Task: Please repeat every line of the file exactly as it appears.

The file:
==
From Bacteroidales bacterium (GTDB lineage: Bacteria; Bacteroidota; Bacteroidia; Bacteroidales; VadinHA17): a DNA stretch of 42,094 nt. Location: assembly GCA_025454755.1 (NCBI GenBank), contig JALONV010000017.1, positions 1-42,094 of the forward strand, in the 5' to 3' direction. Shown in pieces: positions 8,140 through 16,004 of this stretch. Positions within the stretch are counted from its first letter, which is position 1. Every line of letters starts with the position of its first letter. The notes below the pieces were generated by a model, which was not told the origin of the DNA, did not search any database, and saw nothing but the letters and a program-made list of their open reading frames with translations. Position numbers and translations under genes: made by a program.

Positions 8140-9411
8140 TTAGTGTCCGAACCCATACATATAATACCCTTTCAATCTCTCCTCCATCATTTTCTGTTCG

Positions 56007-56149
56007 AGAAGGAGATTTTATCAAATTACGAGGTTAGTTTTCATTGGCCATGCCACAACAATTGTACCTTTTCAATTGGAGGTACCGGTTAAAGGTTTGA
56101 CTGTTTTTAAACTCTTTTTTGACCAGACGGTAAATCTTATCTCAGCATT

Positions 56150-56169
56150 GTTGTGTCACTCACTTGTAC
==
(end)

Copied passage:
From Bacteroidales bacterium (GTDB lineage: Bacteria; Bacteroidota; Bacteroidia; Bacteroidales; VadinHA17): a DNA stretch of 42,094 nt. Location: assembly GCA_025454755.1 (NCBI GenBank), contig JALONV010000017.1, positions 1-42,094 of the forward strand, in the 5' to 3' direction. Shown in pieces: positions 8,140 through 16,004 of this stretch. Positions within the stretch are counted from its first letter, which is position 1. Every line of letters starts with the position of its first letter. The notes below the pieces were generated by a model, which was not told the origin of the DNA, did not search any database, and saw nothing but the letters and a program-made list of their open reading frames with translations. Position numbers and translations under genes: made by a program.

Positions 8140-9411
8140 TTAGTGTCCGAACCCATACATATAATACCCTTTCAATCTCTCCTCCATCATTTTCTGTTCG

Positions 56007-56149
56007 AGAAGGAGATTTTATCAAATTACGAGGTTAGTTTTCATTGGCCATGCCACAACAATTGTACCTTTTCAATTGGAGGTACCGGTTAAAGGTTTGA
56101 CTGTTTTTAAACTCTTTTTTGACCAGACGGTAAATCTTATCTCAGCATT

Positions 56150-56169
56150 GTTGTGTCACTCACTTGTAC